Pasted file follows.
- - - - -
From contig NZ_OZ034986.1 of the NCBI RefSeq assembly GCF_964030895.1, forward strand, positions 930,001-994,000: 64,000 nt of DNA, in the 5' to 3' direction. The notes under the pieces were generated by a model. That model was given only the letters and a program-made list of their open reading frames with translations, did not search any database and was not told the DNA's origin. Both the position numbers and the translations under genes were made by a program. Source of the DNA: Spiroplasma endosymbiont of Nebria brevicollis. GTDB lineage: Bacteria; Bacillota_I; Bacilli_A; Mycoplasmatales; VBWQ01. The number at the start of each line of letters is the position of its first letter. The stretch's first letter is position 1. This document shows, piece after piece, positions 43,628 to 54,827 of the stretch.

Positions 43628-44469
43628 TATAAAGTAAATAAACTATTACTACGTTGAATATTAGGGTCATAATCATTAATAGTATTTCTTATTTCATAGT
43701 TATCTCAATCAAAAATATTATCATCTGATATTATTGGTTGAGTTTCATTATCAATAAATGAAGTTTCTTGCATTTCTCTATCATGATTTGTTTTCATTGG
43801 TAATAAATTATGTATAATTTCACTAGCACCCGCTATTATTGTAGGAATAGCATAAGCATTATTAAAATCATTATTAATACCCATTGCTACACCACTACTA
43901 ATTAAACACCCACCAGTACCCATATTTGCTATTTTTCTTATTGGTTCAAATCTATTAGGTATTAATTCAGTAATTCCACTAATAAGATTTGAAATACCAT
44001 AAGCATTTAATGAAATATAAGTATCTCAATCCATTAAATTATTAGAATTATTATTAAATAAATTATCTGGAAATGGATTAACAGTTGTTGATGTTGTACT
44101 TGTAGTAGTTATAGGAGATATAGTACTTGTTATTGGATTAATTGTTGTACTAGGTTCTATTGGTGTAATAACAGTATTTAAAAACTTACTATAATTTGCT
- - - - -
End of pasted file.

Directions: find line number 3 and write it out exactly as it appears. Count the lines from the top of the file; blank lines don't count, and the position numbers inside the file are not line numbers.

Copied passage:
43628 TATAAAGTAAATAAACTATTACTACGTTGAATATTAGGGTCATAATCATTAATAGTATTTCTTATTTCATAGT